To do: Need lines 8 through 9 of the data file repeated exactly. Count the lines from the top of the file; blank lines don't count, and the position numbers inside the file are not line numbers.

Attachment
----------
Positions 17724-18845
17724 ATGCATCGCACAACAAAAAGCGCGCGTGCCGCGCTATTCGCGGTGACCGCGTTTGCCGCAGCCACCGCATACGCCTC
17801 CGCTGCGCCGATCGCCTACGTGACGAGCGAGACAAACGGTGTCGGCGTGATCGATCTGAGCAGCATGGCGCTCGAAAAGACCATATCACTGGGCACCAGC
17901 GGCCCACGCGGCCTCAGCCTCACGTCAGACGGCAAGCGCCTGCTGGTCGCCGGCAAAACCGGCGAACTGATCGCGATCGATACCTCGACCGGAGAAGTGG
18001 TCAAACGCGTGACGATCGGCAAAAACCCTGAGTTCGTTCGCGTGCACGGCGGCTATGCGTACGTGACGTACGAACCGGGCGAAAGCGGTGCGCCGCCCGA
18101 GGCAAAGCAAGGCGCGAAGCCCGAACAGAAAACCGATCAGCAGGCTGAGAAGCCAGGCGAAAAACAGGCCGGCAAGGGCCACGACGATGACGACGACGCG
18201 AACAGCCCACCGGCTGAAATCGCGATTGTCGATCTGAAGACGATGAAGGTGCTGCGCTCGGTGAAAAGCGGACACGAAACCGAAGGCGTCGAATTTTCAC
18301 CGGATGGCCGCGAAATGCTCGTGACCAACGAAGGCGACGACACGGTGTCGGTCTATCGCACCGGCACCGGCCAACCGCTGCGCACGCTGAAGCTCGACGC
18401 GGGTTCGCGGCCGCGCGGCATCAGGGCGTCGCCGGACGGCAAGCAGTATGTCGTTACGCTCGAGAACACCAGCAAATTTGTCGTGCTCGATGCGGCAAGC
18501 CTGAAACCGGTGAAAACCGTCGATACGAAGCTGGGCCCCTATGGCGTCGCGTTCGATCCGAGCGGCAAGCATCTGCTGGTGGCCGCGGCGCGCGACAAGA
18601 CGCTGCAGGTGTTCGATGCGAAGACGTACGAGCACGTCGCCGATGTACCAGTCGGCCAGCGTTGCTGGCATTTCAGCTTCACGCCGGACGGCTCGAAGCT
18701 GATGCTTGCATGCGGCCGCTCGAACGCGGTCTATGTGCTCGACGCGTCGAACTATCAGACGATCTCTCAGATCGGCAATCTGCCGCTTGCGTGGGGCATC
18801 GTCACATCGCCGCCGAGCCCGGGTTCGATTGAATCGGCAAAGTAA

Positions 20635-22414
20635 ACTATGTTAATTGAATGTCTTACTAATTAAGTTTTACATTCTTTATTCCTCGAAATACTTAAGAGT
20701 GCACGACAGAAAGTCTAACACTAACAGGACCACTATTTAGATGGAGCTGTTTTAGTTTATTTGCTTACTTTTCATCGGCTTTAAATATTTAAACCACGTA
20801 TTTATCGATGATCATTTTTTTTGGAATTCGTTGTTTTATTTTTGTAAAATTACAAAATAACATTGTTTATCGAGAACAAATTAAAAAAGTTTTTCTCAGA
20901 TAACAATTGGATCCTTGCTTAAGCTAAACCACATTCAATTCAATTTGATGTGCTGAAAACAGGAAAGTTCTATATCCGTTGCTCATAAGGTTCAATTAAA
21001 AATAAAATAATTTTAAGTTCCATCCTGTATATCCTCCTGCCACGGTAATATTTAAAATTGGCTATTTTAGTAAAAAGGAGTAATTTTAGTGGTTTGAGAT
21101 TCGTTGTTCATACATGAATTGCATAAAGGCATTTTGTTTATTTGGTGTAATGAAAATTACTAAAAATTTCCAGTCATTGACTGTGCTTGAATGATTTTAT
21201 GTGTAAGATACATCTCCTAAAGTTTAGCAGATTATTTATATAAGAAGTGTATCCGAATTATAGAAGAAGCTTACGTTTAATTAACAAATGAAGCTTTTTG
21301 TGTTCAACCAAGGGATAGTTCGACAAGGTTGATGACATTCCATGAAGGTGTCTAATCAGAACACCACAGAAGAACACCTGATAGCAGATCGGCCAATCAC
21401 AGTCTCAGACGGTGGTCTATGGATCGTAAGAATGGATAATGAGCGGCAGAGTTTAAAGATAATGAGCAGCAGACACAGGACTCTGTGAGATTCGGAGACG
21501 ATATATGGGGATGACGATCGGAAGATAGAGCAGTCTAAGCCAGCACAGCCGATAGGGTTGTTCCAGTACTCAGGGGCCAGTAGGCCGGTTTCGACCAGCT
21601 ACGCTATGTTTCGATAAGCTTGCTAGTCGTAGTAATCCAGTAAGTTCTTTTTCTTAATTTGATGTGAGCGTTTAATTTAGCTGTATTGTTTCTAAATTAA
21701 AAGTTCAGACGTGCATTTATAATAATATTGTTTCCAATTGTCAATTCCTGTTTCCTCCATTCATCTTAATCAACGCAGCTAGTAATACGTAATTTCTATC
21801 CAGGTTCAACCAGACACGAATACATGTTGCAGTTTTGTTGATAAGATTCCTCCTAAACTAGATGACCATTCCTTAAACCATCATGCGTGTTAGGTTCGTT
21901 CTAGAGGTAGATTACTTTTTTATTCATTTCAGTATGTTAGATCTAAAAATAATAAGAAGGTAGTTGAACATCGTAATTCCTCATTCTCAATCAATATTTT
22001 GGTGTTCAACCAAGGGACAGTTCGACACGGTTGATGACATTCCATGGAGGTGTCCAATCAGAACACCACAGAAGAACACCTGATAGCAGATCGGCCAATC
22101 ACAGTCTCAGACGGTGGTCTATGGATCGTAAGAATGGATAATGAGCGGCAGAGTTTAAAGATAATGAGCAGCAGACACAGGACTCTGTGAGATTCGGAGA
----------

18301 CGGATGGCCGCGAAATGCTCGTGACCAACGAAGGCGACGACACGGTGTCGGTCTATCGCACCGGCACCGGCCAACCGCTGCGCACGCTGAAGCTCGACGC
18401 GGGTTCGCGGCCGCGCGGCATCAGGGCGTCGCCGGACGGCAAGCAGTATGTCGTTACGCTCGAGAACACCAGCAAATTTGTCGTGCTCGATGCGGCAAGC